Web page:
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НазваThe American Museum of Natural History (реферат)
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The American Museum

 

When the American Museum of Natural History opened to the public on

April 6, 1869, a few hundred mounted birds and mammals were on view.

Today it is home to vast collections of insects, invertebrates, fish,

amphibians, reptiles, anthropological artifacts, and more fossil mammals

and dinosaurs than any other museum in the world. It has over 200

working scientists and welcomes millions of visitors each year.

 

INCLUDEPICTURE \d "history.files/armory.gif" INCLUDEPICTURE \d

"history.files/f.gif" Founded by a young Harvard graduate named Albert

Bickmore, the Museum swiftly outgrew the Arsenal Building in Central

Park. On June 2, 1874, President Ulysses S. Grant laid the cornerstone

for the Museum's permanent home in what would become known as Museum

Park. The site now houses twenty-three buildings, including the Theodore

Roosevelt Memorial on Central Park West and the Hayden Planetarium,

which will reopen in 2000 as part of the new Rose Center for Earth and

Space.

 

Both within these walls and far, far beyond them, the American Museum of

Natural History has pioneered scientific research and discovery, a

process characterized by scientists of great vision and nerve. One was

Henry Fairfield Osborn, whose fossil hunters raced West in the 1890s.

 

INCLUDEPICTURE \d "history.files/osbourne.gif"

 

Roy Chapman Andrew's famous Central Asiatic Expeditions found dinosaur

eggs in the Gobi Desert in 1935.

 

Another legendary museum figure was scientist, explorer, writer, and

teacher Margaret Mead, whose dedication to exploring the history of life

and what it means to be human exemplifies the Museum's ongoing purpose.

 

The 25-foot-long male giant squid (Architeuthis kirkii) weighs 250

pounds and came to the Museum in 1998 from New Zealand's National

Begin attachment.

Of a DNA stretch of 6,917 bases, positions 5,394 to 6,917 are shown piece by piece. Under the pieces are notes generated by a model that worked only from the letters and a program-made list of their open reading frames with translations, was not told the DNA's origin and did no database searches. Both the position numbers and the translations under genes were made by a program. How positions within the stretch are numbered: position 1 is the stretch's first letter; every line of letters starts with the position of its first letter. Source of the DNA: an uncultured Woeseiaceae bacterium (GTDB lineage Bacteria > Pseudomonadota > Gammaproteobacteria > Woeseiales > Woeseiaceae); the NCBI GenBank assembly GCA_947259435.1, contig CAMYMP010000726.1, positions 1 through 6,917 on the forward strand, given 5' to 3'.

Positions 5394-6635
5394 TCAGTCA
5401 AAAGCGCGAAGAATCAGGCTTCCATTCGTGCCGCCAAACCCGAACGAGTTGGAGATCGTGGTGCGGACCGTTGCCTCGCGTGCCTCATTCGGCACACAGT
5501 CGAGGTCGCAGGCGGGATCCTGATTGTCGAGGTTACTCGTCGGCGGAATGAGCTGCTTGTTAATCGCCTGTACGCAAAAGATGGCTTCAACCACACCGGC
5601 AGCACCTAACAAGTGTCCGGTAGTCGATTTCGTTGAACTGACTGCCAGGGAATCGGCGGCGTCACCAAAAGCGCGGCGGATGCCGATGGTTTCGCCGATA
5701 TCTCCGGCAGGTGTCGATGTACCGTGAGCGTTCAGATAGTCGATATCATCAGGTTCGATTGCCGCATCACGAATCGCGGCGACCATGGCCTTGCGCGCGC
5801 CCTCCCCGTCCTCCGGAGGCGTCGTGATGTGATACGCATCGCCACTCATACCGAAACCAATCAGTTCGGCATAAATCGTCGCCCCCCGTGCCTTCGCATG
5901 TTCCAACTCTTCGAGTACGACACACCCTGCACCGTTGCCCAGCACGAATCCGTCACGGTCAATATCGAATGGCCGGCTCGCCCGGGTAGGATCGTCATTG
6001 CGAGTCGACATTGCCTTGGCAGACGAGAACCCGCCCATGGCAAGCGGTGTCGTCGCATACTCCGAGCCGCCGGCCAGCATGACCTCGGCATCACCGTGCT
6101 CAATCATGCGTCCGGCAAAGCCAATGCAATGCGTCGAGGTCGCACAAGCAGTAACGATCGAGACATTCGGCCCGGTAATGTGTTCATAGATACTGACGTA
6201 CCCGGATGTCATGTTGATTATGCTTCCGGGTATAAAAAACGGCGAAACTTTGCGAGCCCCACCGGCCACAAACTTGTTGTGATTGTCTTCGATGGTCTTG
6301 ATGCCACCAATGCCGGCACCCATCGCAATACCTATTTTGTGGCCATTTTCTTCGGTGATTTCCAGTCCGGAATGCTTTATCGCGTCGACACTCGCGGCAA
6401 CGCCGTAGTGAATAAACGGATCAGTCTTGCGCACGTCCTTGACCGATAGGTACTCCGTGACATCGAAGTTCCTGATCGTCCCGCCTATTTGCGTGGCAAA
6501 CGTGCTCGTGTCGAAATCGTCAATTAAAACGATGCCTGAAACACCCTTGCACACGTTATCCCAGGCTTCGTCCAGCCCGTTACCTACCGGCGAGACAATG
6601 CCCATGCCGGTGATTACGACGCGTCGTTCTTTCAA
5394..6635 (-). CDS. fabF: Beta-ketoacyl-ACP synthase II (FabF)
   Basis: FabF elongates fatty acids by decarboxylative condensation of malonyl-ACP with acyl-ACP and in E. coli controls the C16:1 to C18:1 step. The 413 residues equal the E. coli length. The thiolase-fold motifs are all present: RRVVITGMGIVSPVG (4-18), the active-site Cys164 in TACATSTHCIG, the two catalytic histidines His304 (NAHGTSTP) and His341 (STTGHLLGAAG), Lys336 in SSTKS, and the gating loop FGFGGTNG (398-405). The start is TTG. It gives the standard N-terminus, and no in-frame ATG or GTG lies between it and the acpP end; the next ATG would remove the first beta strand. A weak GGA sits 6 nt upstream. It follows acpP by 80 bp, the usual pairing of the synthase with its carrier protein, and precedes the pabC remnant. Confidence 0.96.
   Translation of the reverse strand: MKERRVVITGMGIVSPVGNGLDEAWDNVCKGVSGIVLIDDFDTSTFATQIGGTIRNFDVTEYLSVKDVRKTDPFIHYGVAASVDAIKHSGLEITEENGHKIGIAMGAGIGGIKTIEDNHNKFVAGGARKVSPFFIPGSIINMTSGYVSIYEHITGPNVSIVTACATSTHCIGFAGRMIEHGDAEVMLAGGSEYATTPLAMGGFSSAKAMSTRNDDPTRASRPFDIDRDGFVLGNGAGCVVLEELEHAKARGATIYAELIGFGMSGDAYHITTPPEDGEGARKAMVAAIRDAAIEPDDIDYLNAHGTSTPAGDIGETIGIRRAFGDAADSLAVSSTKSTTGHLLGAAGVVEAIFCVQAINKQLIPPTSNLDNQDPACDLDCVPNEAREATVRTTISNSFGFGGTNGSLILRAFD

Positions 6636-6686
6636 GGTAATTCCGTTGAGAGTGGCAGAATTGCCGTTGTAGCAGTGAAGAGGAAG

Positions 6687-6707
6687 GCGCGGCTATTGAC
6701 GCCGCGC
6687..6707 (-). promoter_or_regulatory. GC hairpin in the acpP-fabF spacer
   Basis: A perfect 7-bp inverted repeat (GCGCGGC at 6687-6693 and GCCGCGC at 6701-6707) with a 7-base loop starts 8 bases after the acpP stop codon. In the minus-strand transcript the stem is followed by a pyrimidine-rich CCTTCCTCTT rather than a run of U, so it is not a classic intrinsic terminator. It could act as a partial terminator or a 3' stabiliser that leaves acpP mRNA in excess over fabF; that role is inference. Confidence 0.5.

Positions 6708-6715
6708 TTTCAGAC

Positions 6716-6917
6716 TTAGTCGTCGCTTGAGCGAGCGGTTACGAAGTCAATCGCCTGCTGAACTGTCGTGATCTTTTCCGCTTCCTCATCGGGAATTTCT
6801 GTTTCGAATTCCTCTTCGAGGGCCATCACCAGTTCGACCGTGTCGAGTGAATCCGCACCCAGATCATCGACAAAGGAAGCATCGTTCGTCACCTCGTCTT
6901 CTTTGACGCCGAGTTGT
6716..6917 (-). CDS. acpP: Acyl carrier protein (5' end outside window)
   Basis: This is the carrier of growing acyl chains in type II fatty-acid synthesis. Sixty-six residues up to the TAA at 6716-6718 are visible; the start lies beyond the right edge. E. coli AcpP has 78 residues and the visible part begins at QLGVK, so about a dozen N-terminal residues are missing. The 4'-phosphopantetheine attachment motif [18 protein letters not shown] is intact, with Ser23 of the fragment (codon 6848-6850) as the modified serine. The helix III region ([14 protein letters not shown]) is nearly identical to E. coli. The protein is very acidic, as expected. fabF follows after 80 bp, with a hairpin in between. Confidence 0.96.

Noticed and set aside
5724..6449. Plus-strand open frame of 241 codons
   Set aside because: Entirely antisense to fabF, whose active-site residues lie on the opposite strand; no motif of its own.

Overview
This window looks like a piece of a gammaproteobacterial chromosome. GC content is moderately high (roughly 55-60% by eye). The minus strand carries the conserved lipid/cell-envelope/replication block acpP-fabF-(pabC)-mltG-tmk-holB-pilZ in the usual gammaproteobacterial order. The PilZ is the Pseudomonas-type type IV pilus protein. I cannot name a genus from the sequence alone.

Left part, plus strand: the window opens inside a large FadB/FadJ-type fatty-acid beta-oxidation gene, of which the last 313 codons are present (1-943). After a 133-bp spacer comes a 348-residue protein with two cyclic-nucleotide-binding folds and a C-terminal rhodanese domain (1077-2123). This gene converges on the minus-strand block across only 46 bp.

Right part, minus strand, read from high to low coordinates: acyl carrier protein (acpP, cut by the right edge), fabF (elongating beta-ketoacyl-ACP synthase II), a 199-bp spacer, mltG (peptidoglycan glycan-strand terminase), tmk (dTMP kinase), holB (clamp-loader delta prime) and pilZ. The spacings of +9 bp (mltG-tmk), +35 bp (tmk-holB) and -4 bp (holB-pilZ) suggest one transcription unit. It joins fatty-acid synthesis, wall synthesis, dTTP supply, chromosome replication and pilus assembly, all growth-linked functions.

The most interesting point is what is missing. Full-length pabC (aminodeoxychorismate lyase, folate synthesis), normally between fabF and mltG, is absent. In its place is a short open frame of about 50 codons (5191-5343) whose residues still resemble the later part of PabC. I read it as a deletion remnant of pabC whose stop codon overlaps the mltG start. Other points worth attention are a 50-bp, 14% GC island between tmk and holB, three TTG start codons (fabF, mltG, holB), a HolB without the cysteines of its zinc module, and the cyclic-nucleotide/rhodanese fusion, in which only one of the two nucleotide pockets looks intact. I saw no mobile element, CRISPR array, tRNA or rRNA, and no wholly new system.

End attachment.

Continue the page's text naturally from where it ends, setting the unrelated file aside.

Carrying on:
Institute of Water and Atmospheric Research.

 

The squid's arrival in June 1998 attracted considerable attention

because so little is known about these mysterious creatures. Giant squid

live at least a mile below the ocean's surface, and they have never been

seen alive.

 

Of the dozens of squid species of large squid in the oceans, none comes

close to the giant squid in size. It remains the stuff of nightmares and

lurks as a sea monster in literature like Jules Verne's 20,000 Leagues

Under the Sea.

 

"The giant squid is the largest invertebrate on Earth, and a member of

the class Cephalopoda, which includes octopus, nautilus, and extinct

ammonites," said Neil Landman, curator in the Division of Paleontology.

"It has the largest eyes in the animal kingdom - this one's eyes are six

inches across. It also has a huge, parrotlike beak that it uses to rip

chunks of flesh from its prey, probably fish. The squid has eight arms

and two long tentacles, all equipped with toothed sucker rings. The

mantle, or main body cavity of the Museum's specimen is 4 feet long, the

head and arms are another 6 feet, and the two tentacles extend 15 feet

beyond the end of the arms."

 

The Museum's squid was caught accidentally in late 1997, by a fishing

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